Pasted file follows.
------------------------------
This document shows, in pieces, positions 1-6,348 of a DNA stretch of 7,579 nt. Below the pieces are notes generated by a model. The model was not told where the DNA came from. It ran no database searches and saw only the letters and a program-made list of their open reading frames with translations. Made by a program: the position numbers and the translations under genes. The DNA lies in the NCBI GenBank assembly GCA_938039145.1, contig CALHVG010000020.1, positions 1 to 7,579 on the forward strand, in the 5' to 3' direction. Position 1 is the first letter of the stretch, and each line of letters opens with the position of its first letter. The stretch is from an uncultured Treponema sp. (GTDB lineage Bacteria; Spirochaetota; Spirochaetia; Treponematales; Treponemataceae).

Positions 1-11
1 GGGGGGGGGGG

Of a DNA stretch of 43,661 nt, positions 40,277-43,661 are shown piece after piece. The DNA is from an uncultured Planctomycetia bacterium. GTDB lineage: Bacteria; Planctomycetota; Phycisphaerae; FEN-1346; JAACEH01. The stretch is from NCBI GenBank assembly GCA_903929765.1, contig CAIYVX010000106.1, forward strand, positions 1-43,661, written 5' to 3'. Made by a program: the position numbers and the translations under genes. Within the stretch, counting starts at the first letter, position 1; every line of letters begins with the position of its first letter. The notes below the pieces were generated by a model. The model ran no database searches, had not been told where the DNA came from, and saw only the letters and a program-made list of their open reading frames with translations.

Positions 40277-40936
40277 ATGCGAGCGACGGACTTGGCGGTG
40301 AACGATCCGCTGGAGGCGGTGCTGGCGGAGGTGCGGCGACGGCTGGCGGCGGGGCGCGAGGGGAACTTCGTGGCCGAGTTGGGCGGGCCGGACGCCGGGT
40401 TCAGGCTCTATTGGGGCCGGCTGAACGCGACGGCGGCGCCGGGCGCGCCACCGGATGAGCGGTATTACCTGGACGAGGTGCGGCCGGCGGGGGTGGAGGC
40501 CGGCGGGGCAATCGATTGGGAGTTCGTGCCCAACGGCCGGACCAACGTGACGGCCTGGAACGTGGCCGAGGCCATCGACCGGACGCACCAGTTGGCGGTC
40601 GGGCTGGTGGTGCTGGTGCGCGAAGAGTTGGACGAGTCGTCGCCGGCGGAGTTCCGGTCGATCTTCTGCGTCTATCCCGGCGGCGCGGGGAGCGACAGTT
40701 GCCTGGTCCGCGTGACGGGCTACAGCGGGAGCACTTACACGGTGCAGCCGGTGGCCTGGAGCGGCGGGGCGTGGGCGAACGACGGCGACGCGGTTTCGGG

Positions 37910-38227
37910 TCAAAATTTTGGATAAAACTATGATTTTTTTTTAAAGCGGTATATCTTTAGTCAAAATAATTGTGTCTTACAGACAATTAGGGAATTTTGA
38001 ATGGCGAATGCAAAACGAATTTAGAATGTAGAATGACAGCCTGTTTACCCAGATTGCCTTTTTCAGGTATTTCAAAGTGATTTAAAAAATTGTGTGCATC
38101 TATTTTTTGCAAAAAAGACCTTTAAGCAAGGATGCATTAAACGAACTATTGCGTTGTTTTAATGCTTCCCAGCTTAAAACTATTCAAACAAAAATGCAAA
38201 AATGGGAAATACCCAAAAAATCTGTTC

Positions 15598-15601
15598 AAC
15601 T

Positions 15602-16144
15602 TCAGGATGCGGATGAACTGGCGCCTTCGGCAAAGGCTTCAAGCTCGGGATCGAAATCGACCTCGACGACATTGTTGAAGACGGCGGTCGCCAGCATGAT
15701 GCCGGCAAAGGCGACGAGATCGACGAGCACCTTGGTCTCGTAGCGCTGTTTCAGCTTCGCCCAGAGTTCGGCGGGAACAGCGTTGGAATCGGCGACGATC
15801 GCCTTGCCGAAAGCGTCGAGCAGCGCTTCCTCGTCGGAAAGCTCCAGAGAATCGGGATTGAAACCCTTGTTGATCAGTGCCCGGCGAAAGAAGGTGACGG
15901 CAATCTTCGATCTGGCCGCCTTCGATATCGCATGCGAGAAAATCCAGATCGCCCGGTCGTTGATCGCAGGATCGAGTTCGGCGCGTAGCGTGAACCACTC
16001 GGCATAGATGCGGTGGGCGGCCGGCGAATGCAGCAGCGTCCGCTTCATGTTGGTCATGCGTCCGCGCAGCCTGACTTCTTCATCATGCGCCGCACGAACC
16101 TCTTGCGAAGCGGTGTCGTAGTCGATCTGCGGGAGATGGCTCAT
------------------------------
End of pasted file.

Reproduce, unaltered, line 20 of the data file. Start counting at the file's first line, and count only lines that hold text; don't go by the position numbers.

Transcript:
Positions 15602-16144